Native American drum circles, Sufi chanting, and Tibetan prayer bowls are all older examples of sound-based meditation. Listening to repetitive techno or house music at a club can fulfill a similar need in modern life. During the pandemic, as people have looked to being both soothed and kept in their chairs to work, downtempo lo-fi music has skyrocketed in popularity.
As a species, we have discovered innumerable ways to “hack our brains” to produce desired behaviors. Choir and other religious music has often been created with specific tonalities to achieve states of focus that make us feel spiritually connected to God and to one another. We play fast music in the morning to get ourselves going, and we gravitate to something more chill as evening falls. People go to parks to listen to the joy of children playing. Many people have recently commented on how they miss the sounds of working in a coffee house. These aural events help to focus the mind in specific ways.
So, what about brain entrainment in meditation applications?
Brain Entrainment in Your Meditation Practice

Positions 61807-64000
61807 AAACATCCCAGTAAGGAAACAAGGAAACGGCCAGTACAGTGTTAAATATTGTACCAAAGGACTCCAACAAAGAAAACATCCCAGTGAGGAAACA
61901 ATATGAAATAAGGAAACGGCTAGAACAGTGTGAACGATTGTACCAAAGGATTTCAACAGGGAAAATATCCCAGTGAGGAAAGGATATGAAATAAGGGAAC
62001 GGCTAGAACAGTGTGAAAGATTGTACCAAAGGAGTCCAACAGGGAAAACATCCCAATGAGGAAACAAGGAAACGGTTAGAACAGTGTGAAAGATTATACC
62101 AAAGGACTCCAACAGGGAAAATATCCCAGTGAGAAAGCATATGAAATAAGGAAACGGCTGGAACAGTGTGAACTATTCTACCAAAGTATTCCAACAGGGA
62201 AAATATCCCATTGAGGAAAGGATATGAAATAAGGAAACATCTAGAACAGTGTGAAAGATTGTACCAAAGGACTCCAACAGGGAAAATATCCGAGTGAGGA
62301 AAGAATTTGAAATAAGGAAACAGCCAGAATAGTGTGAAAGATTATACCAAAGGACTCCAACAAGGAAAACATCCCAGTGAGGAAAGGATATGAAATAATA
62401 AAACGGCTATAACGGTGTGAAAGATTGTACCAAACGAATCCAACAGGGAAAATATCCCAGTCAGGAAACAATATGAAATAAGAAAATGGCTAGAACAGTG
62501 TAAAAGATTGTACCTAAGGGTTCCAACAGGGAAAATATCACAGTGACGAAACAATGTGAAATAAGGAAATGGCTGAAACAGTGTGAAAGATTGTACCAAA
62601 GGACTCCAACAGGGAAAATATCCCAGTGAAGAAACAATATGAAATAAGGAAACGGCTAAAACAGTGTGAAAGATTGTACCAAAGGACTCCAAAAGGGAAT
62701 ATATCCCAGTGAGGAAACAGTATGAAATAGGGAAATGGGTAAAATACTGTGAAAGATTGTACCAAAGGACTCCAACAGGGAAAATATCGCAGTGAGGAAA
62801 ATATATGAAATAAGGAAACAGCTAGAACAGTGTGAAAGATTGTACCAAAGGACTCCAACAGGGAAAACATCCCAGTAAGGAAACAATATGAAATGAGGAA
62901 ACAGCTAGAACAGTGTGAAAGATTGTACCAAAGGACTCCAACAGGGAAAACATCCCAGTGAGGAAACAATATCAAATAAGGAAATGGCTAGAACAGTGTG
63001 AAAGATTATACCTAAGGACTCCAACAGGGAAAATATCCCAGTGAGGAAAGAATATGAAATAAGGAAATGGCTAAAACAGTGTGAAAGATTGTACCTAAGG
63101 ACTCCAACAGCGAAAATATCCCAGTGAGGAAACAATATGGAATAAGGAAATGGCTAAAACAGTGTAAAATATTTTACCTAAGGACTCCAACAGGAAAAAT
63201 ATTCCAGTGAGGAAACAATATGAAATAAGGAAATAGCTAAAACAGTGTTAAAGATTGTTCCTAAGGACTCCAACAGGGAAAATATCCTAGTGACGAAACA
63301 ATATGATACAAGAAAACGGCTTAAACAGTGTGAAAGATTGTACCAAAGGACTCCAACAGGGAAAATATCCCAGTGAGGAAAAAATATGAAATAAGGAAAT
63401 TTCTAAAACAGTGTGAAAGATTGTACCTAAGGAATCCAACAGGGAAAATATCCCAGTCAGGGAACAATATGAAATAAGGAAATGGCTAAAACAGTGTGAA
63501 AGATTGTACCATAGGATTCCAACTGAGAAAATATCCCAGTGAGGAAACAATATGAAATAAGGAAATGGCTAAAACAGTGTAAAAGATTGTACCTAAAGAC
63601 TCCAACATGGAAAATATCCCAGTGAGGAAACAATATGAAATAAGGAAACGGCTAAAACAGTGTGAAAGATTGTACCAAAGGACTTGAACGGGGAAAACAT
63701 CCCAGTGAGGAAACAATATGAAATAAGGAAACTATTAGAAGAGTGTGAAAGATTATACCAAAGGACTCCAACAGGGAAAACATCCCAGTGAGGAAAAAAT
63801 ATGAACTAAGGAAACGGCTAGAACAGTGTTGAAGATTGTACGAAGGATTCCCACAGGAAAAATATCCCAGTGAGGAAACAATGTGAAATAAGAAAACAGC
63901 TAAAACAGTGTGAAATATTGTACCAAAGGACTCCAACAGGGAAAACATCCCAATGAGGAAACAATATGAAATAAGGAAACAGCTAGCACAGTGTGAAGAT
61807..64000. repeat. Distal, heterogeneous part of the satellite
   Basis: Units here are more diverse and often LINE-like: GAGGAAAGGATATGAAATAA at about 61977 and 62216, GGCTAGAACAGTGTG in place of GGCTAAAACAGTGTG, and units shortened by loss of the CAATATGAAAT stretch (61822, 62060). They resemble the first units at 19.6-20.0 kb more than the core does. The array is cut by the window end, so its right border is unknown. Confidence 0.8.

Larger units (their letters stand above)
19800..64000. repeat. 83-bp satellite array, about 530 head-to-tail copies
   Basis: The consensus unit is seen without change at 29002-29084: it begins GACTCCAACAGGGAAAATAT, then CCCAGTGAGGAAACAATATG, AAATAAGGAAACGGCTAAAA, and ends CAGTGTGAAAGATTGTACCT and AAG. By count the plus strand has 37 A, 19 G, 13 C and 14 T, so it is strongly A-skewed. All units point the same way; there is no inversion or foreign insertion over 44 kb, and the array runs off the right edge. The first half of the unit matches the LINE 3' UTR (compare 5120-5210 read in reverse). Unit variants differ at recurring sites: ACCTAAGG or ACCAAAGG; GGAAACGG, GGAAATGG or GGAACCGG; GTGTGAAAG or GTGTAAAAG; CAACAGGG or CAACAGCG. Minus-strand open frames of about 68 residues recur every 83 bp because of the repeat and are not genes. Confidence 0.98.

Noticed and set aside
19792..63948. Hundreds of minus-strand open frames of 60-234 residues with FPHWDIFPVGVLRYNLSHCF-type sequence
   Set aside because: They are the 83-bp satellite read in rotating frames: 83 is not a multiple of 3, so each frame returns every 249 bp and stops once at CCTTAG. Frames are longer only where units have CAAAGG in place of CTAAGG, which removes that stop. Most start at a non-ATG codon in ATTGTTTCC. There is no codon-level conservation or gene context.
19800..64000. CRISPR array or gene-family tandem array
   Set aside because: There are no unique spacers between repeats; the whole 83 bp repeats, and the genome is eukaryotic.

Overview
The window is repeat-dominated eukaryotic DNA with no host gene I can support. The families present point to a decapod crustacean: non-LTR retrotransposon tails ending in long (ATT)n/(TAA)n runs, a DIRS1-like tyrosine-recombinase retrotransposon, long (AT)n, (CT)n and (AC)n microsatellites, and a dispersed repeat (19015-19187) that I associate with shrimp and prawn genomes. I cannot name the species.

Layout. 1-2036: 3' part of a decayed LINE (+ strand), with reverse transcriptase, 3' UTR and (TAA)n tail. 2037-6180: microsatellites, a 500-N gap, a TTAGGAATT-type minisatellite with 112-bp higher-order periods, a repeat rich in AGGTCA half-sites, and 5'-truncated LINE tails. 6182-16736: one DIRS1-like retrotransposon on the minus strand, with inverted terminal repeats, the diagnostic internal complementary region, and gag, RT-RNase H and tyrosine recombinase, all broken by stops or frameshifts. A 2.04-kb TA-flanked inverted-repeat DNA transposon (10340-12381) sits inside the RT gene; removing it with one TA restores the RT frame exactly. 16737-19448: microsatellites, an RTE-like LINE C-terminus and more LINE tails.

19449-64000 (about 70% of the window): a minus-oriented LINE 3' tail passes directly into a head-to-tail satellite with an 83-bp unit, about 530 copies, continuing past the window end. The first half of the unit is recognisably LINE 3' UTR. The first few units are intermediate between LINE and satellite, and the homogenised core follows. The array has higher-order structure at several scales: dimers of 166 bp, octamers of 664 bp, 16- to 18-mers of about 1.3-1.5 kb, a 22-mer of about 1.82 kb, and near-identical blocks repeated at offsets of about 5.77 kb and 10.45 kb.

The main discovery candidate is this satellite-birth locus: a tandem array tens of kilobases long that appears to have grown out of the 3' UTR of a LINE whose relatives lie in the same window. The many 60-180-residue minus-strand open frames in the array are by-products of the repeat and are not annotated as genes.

As mentioned above, raw entrainment audio files are not easy to listen to for extended periods of time. And while a 5-minute “catnap” of meditation can be enormously re-centering, most experts agree that 20 to 22 minutes is the minimum time to spend in meditation to make it deeply effective. So, how can we utilize audio brain entrainment to help with this kind of extended listening experience?
There is a growing scientific consensus that there are methods of combining brain entrainment with meditation techniques that are generally effective. Studies in 2018 and 2019 showed that brain entrainment audio techniques could both improve memory and lead to deeper, more relaxing sleep in participants.
Perhaps you have a long-running meditation practice. Or maybe you’re new to meditation as a whole. Whatever the case, adding brain entrainment can help to take your practice to new levels of a deep, soulful practice that is easy and immensely rewarding.